An analysis of the share of major exports of India in world exports as given in Table 3.10 reveals that India has more than 10 per cent share of the world market in case of lac, gums, resins, etc., carpets and textiles, and floor coverings and silk.

India’s share in cotton declined from 6.6 per cent in 2000 to 5.4 per cent in 2006 whereas the share of coffee, tea, and spices declined from 5.8 per cent in 2000 to 3.7 per cent in 2005. India’s share in world exports in ores, slag, and ash increased remarkably from 1.9 per cent in 2000 to 6.8 per cent in 2006.

Essay # 5. Composition of India’s Trade: Imports:

India’s imports primarily consist of petroleum products, fertilizers, capital goods, edible oils, etc., wherein there is little flexibility to reduce its imports bill. However, the imports witnessed a significant shift (Fig. 3.19) since independence.


There had been a significant growth in India’s import of petroleum products from 6.1 per cent in 1960- 61 to about 30.8 per cent in 2006-07 due to the overall economic growth in the country, rise in petroleum prices, and limited indigenous exploration and refining.

The fertilizers accounted for 1.1 per cent of India’s total imports in 1960-61, increased with India’s green revolution to 5.2 per cent in 1970-71 and remained around 5 per cent by 1989-90. However, its import came down to 1.6 per cent in 2006-07 as a result of India’s remarkable progress in fertilizer production.

The share of cereal imports came down from 16.1 per cent in 1960-61 to 0.8 per cent in 1980-81. India became a net exporter of food grains, a fact that highlights the success story of the green revolution in India. However, the growing demands due to the rising population pressure and the vagaries of rain keep creating the need to import food grains from time to time.

Due to the greater rise in the demand for edible oils as compared to production, India’s dependency on edible oils increased remarkably as reflected by their import growth from 0.3 per cent in 1960-61 to 5.4 per cent in 1980-81. Subsequently, as a result of the comprehensive strategic measures taken to increase oilseed production, the import share declined to 0.6 per cent in 1989-90.


However, it further increased to 3.7 per cent in 1999-2000, but declined later to 1.1 per cent in 2006-07. As India evolved its own capacity for manufacturing capital goods, its import share of capital goods declined substantially from 31.7 per cent in 1960-61 to 15.4 per cent in 2006-07.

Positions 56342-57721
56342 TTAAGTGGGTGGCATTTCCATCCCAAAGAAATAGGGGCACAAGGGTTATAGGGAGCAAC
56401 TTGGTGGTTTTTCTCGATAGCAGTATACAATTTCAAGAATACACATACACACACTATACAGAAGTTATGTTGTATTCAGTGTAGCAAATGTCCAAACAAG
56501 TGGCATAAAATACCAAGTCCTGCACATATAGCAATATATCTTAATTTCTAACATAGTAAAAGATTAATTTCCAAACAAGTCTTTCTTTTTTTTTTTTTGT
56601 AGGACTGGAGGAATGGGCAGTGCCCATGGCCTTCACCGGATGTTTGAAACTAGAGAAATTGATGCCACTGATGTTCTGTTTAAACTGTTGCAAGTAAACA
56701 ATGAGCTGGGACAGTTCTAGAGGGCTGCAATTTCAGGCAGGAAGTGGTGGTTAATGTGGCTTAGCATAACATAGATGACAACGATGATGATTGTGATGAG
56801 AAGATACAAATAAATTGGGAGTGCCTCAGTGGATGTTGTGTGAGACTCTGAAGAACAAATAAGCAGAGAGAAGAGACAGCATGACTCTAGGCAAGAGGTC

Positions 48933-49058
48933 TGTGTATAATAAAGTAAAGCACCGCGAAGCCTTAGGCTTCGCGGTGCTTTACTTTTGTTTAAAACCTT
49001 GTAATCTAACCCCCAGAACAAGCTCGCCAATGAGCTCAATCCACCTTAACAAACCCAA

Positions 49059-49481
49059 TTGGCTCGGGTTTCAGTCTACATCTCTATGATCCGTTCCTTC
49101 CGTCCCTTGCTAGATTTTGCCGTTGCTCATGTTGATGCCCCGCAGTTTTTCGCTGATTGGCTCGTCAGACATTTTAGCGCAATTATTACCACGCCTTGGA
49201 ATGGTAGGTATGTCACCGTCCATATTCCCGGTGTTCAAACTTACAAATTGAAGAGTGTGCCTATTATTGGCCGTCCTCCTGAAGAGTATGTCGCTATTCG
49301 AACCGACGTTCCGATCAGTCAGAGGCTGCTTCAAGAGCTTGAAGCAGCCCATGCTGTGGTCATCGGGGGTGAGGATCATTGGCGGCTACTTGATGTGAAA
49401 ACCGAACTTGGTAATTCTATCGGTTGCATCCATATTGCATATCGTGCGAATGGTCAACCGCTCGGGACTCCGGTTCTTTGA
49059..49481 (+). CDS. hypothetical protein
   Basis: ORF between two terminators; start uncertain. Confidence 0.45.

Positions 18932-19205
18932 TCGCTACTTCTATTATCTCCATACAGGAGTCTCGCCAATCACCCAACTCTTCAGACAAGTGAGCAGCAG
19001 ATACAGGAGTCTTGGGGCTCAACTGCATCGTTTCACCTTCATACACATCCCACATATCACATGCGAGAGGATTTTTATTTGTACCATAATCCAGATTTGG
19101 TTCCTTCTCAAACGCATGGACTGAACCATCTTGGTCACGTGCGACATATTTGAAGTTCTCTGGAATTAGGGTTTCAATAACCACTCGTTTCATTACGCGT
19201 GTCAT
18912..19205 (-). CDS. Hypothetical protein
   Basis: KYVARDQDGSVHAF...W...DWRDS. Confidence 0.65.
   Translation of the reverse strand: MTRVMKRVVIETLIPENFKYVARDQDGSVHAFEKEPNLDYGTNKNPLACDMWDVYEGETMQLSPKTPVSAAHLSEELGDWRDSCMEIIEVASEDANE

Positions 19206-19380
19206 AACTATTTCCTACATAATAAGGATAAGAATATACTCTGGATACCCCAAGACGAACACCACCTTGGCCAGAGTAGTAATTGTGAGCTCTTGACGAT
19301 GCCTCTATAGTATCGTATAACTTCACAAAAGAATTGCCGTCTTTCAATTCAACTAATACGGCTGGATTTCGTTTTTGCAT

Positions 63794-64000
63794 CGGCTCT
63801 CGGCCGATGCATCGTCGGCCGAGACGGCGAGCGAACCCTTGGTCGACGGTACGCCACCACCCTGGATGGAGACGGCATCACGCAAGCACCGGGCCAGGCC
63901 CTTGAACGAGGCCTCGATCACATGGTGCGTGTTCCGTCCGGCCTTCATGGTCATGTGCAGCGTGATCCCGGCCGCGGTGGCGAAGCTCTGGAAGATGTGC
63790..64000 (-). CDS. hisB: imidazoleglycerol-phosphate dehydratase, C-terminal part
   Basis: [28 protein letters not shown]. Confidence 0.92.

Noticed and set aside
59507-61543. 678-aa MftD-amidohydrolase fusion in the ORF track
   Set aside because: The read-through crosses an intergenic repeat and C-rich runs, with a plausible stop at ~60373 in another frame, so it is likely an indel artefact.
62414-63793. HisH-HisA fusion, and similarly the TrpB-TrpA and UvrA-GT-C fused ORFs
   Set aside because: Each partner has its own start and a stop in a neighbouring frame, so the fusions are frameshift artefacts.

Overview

The other product categories in India’s imports, as depicted in Fig. 3.20, include electronic goods (19.6%), gold and silver (18.0%), chemicals (11.9%), pearls and precious and semi-precious stones (9.1%), iron and steel (8.0%), non-ferrous metals (3.2%), professional instruments, optical goods, etc. (3.0%), computer software (1.1%), and others (26.0%) in 2006-07.

Essay # 6. India’s Services Trade:

The services sector in India has grown remarkably and accounts for over 55 per cent of India’s GDP, making it the most significant component of the country’s economy. India’s services exports® have significantly grown from a meagre US$295 million in 1970-71 to US$76.2 billion in 2006-07, with a growth of 32.1 per cent over the previous year.

India’s services trade surplus as a percentage of GDP increased from 0.7 per cent in 2001-02 to 2.8 per cent in 2005-06 due to the surge in IT exports. There had been considerable growth in transport, travel, and other services, such as telecommunica­tions, financial, construction, and legal.

The exports of these services were matched by corresponding imports. Therefore, the software services were mainly responsible for the surplus in services trade.

Over the years, the composition of services exports from India has undergone considerable change. Transportation accounted for 49.7 per cent in 1970-71 of India’s total services exports declined to 10.8 per cent in 2007-08 (Fig. 3.21 and Table 3.11).



Besides, the share of travel increased from 16.8 per cent in 1970-71 to 43.5 per cent in 1980-81, but declined subsequently to 12.9 per cent in 2007-08. There were hardly any software exports from India till 1990-91, which rapidly became the largest constituent of India’s services exports with 48.9 per cent share in 2003-04. However, this declined to 46.0 per cent in 2007-08.

The exports of the miscellaneous services category, which comprises of business services, financial services, and commercial services, grew remarkably from 14.4 per cent in 1970-71 to 34.5 per cent in 2006-07, however declined to 28.1 per cent in 2007-08.

An in-depth analysis of services exports from India reveals that the largest services segment, software and IT-enabled services, has graduated to newer services, such as packaged software implementation, systems integration, network infrastructure management, and IT consulting. There remains a huge untapped potential for IT-enabled services.

Under the miscellaneous services segment, India’s entertainment industry with export earnings of about US$230 million annually, is likely to grow by 70-80 per cent over the next five to ten years. It covers film, music, broadcast, television, and live entertainment and is basically an intellectual-property-driven sector with small to large players spread across India.

Education process outsourcing (EPO) includes imparting online education, training, and coaching, and other related services through the Internet and has emerged as a significant segment for services exports.

India s cost competitiveness as an education service provider (ESP) is reflected by an average billing rate in India of about US$ 12 per hour compared to US$25 per hour in the US, which is expected to be the largest consumer of EPO. The travel and tourism sector has also shown significant growth in recent years.